Imagine what an airport would look like if there were no signs to direct people to where they need to go. There’d be chaos as travelers would be forced to explore the airport to find their gates based on landmarks and clues. As Stephen Zacks (2009) said, poor spatial flow combined with inadequate signage adds up to confused people. Fortunately there are signs in airports, as well as colleges, hospitals, and other public areas where crowds shuffle through corridors. However, there’s more to wayfinding signage than simply having signs to direct people. Robin Styles-Lopez (2003) said that “thinking ahead is crucial,” and the planning for wayfinding signage should be included at the start of any architectural project.
This article will address wayfinding signage by answering four questions. First, it will define wayfinding. Then it will cover types of signs and some standards that get used in a wayfinding scheme. Next, it will cover the proper use of wayfinding signage, and finally, this article will cover some ancillary benefits of a strong plan behind a wayfinding scheme.
What is wayfinding signage?
In essence, wayfinding is using signs to point direction. Styles-Lopez, and also Gillian Fuller (2002) said that wayfinding is processing spatial and environmental information to navigate an area. Fuller calls wayfinding “spatial problem solving,” (p. 234), and also said it reassures people in unfamiliar surroundings. She also said that in the case of airports, the sign commands a direction, not a condition of use; i.e., “go this way to Y” instead of “If you follow X path, you will reach Y.” According to Fuller, wayfinding signage collects the individual travelers in the airport and turns them into a crowd. Signs provide crowd control. Wayfinding signage acts as a heart pumping people in transit to their destination through the veins and arteries of public space.
What types of signs are used in wayfinding signage?
Ernest Dwight (2008) said there are four types of signs used in wayfinding signage. The first type is the identification sign; these signs mark an area and provide a name to a location. The next type of sign is the directional sign. Directional signs guide people to a location. Informational signs provide facts about an area or location, such as operating hours, or whether WiFi is available. Lastly, regulatory signs describe what is and isn’t allowed in a particular area. To corroborate Dwight, Fuller cites “the Airport Passenger Terminal” (Hart, 1985) as “professional literature,” and said it lists three types of wayfinding signs, which are directional, identifying and informational.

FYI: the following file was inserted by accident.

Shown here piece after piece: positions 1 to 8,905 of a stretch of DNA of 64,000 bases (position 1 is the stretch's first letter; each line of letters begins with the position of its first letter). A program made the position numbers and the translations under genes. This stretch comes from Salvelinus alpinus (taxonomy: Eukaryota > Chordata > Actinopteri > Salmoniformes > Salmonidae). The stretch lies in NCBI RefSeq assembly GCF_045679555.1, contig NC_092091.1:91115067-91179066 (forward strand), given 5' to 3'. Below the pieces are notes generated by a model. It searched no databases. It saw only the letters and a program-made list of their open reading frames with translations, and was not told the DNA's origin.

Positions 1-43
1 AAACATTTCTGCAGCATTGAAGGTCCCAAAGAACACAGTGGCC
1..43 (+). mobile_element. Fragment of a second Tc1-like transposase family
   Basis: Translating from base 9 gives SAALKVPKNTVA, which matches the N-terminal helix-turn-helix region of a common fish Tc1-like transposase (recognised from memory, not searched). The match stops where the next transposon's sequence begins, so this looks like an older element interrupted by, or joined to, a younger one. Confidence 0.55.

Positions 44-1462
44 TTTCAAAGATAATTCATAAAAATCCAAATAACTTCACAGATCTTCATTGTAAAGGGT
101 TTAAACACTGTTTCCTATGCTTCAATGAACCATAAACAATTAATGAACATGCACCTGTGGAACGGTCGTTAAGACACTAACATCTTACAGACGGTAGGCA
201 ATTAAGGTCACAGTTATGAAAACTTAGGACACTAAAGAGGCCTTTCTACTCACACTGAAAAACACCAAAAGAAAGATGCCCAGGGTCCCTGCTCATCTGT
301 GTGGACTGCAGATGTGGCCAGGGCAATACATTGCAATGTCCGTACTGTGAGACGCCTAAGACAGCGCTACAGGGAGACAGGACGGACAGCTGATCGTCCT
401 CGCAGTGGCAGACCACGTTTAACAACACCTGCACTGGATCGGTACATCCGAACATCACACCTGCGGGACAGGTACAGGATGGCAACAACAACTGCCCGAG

Four types of signs
Paul Poblocki (2007) said that wayfinding signage further benefits from programmable electronic message boards. These message boards can be used to convey directional messages or informational messages as needed.
A note on ADA compliance
In 2010, new standards from the U.S. Department of Justice related to the Americans with Disabilities Act of 1990 (ADA) came into effect to standardize wayfinding signage for people with visual impairments. Prior to the 2010 standards, there were mandates for wayfinding signs to include Braille and raised tactile letters, but there was no standard for how they should be designed. Many signs, though compliant, were designed inadequately, and were hard for the visually impaired to read. The 2010 standards spelled out standards for how the Braille and raised tactile letters should appear on all compliant signs. The standards also suggest a minimum contrast of 70 percent regarding letters and their background. In simpler terms, signs should be dark on light or light on dark. Finally, the new ADA standards also prohibit glossy finishes on wayfinding signage.
How should wayfinding signage be used?
As Fuller said, airports rely on signage to direct people. They are to be “obeyed, not believed,” (p. 231). Dwight said that design consistency is important to produce the proper impression of authority in the signs. Poblocki had a few suggestions, including using rounded corners on signs with protruding corners, to keep public safety in mind. He also suggested working with one sign provider, to best obtain design consistency. Both Dwight and Poblocki suggest that too many signs are just as bad as too few, and that a principle of “keep it simple” should be followed. Signs should blend with the surrounding architecture, and to paraphrase Poblocki, wayfinding signage ought to be hidden in plain sight. No one should ever have to look for a sign. As Dwight said, they should always appear right where they’re needed. Furthermore, Zacks recommended “the Wayfinding Handbook” as a great resource for signage principles and design.
What are the benefits of good wayfinding signage?
Aside from preventing mass confusion and chaos, implementing a new system for wayfinding signage is an opportunity to reinforce a brand, Dwight said. Through design consistency, important colors, mascots, emblems, and more can be displayed. Wayfinding signage can provide an areal identity. Moreover, Styles-Lopez said that one way to make a good first impression is to ensure people know their way around the area. If an airport lacked wayfinding signage, it certainly would leave a lasting first impression, but it probably wouldn’t be a good one.
Dwight, E. (2008). Signs of the Times. American School & University, 80(12), 38-40.
Fuller, G. (2002). The Arrow–Directional Semiotics: Wayfinding in Transit. Social Semiotics, 12(3), 231.
Humrickhouse, L. (2012). New ADA Rules Take Effect. American Libraries, 43(5/6), 24-25.
Poblocki, P. (2007). Signage/Wayfinding. American School & University, 80(1), 18.
Styles-Lopez, R. L. (2003). FINDING YOUR WAY. American School & University, 76(3), 304-306.
Zacks, S. (2009). way to go. Print, 63(3), 94.